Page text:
Results 101–128 of 128 found.
The Most Underappreciated Threat to the Advisory Business
Financial advisors have often heard the warning that their investment management services are going to become commoditized ? so often, in fact, that you can forgive them for ceasing to pay attention. But if you dont believe that an online algorithm can replace the sophisticated advice offered by a flesh-and-blood advisor, then check out the Wealthfront USA website.
Four Bold Innovations that will Revolutionize Financial Planning
What it would be like for an advisor in the 1980s to be magically transported to our 21st century? The changes would be dazzling: the Internet and social media, exchange-traded funds and Morningstar data, Skype conferences and the virtual cloud, plus a few million mobile device apps that do everything but vacuum your house.
The Most Important Practice Management Challenge
The future of the advisory business is all about people, according to Philip Palaveev. No matter what happens with consolidation and pricing, he says, no matter what role technology plays, the most successful firms of the future will be those which excel at retaining, motivating and organizing their people.
Comparing Advisors to Jim Cramer: Measuring your Professional Alpha
Jim Cramer, Suze Orman and other so-called investment pundits and gurus are constantly telling consumers that they can do a great job of managing their portfolios on their own. Let's look at what the research has to say about the various investment performance benefits that advisors should be able to give their clients during the accumulation phase of their lives ? excess returns above what do-it-yourself investors could obtain on their own. I call those excess returns 'professional alpha.'
Getting the Most from Your Investment Committee
Investment committees are a little bit like fingerprints: they come in all shapes and sizes, and no two are exactly alike in form or function. So advisory firms that have investment committees ? or are considering creating one ? can learn a lot from one another. My research has identified some best practices for this flexible management tool, by comparing notes among advisors on how they are managing their IC teams.
The Ten Key Benefits of Investment Committees
In this first part of a two-part report, I'll identify ten core purposes that investment committees serve in different types of firms, ranking them in order of the number of responses I received. If your investment committee is serving all ten purposes, based on the survey, you're among a select minority - which means that many advisors may find new ways to use this versatile new tool in their RIA practices.
The Fallacies in Today?s Retirement Plan Assumptions: Putting the Hedonic Pleasure Index to Work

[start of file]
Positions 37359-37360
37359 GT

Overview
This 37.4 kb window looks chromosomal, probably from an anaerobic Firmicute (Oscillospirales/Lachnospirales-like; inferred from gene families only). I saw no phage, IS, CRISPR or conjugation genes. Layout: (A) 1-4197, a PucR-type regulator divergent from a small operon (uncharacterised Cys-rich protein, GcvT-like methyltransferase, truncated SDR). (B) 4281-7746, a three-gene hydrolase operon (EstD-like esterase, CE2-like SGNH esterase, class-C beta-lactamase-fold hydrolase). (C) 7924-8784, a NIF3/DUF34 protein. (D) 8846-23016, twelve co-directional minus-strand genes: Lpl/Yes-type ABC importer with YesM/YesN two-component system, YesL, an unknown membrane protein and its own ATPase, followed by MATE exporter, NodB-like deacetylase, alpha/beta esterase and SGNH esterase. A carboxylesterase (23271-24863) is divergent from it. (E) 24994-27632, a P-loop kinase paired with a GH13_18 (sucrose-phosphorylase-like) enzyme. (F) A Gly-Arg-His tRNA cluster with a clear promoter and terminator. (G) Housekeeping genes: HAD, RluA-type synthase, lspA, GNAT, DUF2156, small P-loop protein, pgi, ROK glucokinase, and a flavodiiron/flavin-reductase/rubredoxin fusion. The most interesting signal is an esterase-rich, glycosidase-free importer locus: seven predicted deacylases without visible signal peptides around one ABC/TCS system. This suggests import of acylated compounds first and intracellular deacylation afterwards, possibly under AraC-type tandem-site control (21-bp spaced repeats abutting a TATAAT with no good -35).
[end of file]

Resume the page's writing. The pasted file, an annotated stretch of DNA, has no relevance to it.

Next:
Are you dramatically underestimating your clients' retirement lifestyle expenditures when you use Monte Carlo software? If you stop and look at a number of important assumptions hidden in the current models, you'll suddenly have a lot less confidence in the retirement plans you?re mapping out for your clients.
Building Portfolios that Beat their Benchmark: Measuring Nanometers with a Yardstick
Using tools he co-developed with the Nobel-prize winning economist Bill Sharpe, one advisor has found that he can reliably outperform an appropriate benchmark. His work proves it is possible to build a portfolio knowledgably. You just need the right tools to get the job done.
How to Change the Regulatory Debate - Before it's Too Late
After almost a decade of lobbying, arguing, and posturing, the long fight on Capitol Hill over who will regulate RIAs and how to define 'fiduciary' is approaching a close. Within the next six months, there will no longer be any real excuse to put off a decision, and new players, both in Congress and at the SEC, will be eager to start fresh.
The Key Obstacles to Succession Planning
At every financial services conference, you hear complaints about all those clients who never managed to get around to implementing the fancy, creative, tax-saving estate plans that their advisor created for them. But are financial planners any better?
The Profession's Faulty Assumptions: A Top Ten List
In the financial planning profession, we make a lot of assumptions about the world in order to run spreadsheet models, retirement projections and sufficiency analyses, and generally determine how much a client should save and invest for the future. But many of the industry-standard inputs into our models are (how can I say this delicately?) garbage. Here are my top ten garbage inputs, with an explanation of how we might possibly improve on them.